Clinical evidence for rebound hypercoagulability after discontinuing oral anticoagulants for venous thromboembolism

David Keith Cundiff
Medscape Journal of Medicine 2008, 10 (11): 258

CONTEXT: In vitro studies and anecdotal clinical reports have suggested that clinically significant rebound hypercoagulability may occur after discontinuation of oral anticoagulants (OACs), such as vitamin K antagonists and ximelagatran, for venous thromboembolism (VTE).

OBJECTIVE: Assess the extent to which rebound hypercoagulability-related VTE recurrences occur in the 2 months following discontinuation of OACs.

DATA SOURCES: Published, randomized controlled trials (RCTs) of OAC treatment of VTE.

STUDY SELECTION: RCTs of varying durations of OAC treatment of VTE that include VTE recurrence (or extension) data for more than 2 months after discontinuation of anticoagulants.

DATA EXTRACTION: Rates of VTE recurrences (1) while taking OACs, (2) within 2 months of discontinuing OACs, and (3) from > 2 months until the end of the study were extracted along with major bleeding episodes while on OACs. The rate of VTE recurrences possibly attributable to rebound hypercoagulability was estimated by subtracting the VTE recurrence rate after the 2-month rebound period from the rate during the rebound period.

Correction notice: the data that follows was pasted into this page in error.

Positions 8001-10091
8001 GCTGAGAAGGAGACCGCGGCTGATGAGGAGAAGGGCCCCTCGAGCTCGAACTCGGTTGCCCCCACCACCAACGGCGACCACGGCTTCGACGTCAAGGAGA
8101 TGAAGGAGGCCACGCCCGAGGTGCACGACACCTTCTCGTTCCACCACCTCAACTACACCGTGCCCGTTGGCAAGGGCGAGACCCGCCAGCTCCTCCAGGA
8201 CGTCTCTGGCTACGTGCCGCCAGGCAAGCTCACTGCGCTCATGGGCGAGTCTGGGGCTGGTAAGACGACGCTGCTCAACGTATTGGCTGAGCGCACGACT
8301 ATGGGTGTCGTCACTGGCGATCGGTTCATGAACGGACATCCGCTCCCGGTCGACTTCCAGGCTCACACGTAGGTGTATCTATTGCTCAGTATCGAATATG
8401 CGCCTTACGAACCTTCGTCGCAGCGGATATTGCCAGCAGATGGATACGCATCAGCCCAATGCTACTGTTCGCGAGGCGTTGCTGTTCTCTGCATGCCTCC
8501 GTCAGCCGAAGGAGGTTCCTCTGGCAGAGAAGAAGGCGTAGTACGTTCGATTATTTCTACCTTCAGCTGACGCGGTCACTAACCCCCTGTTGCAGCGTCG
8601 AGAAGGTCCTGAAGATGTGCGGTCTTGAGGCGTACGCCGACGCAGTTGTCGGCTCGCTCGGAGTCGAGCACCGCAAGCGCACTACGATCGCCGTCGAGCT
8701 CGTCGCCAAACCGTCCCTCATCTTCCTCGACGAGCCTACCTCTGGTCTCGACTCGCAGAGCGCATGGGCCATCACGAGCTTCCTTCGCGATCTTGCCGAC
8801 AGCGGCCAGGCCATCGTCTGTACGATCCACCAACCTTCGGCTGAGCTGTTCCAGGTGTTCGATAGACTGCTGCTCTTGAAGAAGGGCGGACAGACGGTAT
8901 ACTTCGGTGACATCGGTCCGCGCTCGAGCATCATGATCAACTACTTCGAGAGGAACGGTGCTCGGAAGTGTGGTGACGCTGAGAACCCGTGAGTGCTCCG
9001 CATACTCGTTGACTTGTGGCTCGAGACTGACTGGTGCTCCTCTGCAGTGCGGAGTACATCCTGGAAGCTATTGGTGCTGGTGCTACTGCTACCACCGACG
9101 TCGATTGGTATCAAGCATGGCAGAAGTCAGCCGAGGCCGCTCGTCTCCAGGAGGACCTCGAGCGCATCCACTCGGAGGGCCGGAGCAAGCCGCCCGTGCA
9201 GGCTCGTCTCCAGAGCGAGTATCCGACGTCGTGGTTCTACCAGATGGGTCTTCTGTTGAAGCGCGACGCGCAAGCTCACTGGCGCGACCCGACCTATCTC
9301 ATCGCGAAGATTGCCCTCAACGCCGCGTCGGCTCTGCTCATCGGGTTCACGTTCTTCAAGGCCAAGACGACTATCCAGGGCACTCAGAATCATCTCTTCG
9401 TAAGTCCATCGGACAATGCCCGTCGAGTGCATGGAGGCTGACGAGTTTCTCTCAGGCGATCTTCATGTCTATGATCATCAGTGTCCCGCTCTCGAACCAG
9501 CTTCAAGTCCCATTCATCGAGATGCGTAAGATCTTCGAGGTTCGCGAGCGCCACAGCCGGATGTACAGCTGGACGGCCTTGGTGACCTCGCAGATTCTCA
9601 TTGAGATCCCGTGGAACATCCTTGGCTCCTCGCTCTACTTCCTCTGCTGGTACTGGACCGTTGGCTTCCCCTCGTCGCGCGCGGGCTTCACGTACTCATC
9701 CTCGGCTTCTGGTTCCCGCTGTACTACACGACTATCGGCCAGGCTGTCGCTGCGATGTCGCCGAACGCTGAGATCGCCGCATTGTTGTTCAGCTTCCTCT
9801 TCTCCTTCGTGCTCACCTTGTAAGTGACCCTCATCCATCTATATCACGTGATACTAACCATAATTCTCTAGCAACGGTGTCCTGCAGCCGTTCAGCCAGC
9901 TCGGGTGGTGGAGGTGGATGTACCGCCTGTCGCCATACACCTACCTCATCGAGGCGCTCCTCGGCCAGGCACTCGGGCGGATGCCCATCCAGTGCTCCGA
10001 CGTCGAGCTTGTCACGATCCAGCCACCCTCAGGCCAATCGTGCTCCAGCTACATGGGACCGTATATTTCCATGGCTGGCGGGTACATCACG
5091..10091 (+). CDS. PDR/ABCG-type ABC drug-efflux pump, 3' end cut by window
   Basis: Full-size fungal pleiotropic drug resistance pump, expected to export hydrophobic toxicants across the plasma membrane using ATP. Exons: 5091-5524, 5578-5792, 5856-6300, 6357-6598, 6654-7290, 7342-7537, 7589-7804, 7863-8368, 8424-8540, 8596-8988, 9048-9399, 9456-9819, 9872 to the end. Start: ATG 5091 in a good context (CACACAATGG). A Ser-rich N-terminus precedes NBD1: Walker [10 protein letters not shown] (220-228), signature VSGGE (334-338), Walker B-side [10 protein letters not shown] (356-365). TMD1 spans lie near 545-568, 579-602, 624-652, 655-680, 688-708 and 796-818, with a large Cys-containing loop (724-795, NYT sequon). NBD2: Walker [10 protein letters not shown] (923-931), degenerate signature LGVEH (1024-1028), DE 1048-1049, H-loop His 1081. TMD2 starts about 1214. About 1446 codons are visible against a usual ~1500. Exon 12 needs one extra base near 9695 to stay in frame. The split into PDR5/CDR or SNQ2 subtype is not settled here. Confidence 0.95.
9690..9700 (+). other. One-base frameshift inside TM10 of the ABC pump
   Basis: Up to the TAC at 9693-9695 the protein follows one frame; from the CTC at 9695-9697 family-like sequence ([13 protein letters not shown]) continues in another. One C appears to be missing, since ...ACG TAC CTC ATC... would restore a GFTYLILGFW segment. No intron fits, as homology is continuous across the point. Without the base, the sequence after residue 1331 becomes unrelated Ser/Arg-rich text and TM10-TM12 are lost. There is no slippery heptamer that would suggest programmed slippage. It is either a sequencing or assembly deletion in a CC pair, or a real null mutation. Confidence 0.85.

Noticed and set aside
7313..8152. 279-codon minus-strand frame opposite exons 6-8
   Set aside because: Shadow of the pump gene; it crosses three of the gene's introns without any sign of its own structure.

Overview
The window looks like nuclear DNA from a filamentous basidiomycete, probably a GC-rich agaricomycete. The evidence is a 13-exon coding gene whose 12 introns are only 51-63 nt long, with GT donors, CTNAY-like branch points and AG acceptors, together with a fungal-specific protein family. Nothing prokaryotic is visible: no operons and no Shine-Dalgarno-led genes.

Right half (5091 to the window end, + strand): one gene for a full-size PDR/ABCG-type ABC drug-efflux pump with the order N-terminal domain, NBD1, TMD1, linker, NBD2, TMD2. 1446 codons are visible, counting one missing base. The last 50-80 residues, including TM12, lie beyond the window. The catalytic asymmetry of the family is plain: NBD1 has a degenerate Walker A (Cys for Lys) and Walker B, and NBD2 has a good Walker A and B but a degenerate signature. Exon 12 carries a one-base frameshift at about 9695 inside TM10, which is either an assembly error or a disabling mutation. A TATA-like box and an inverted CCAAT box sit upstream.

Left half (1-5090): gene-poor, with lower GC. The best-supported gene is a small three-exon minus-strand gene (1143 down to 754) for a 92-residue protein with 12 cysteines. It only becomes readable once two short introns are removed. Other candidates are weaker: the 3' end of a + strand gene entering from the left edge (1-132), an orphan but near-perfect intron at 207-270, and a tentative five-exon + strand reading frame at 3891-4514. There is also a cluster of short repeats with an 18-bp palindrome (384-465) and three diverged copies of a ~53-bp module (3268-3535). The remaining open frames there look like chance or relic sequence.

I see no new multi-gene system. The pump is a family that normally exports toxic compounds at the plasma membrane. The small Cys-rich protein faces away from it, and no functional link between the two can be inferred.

DATA SYNTHESIS: In 20 trials (n = 5822), VTE recurrences were 2.62 times as frequent in the 2 months following discontinuation of OACs as subsequently (1.57% VTE recurrences per month falling to 0.56% per month, odds ratio = 2.62, 95% confidence interval: 2.19-3.14), corresponding to 2.02% of patients with rebound hypercoagulability-related VTE recurrences (1.57% per month - 0.56% per month x 2 months = 2.02%). In the 11 trials with evaluable data from the shorter- and longer-duration OAC arms, total adverse events (VTE recurrences plus major bleeding) over the entire durations of the trials were not significantly different.

CONCLUSIONS: Rebound hypercoagulability accounts for about 2% of patients having recurrent VTE in the first 2 months after discontinuing OACs. RCTs evaluating the efficacy of OACs should include data for at least 2 months following OAC treatment. Increasing the duration of OAC treatment does not reduce the overall adverse events.


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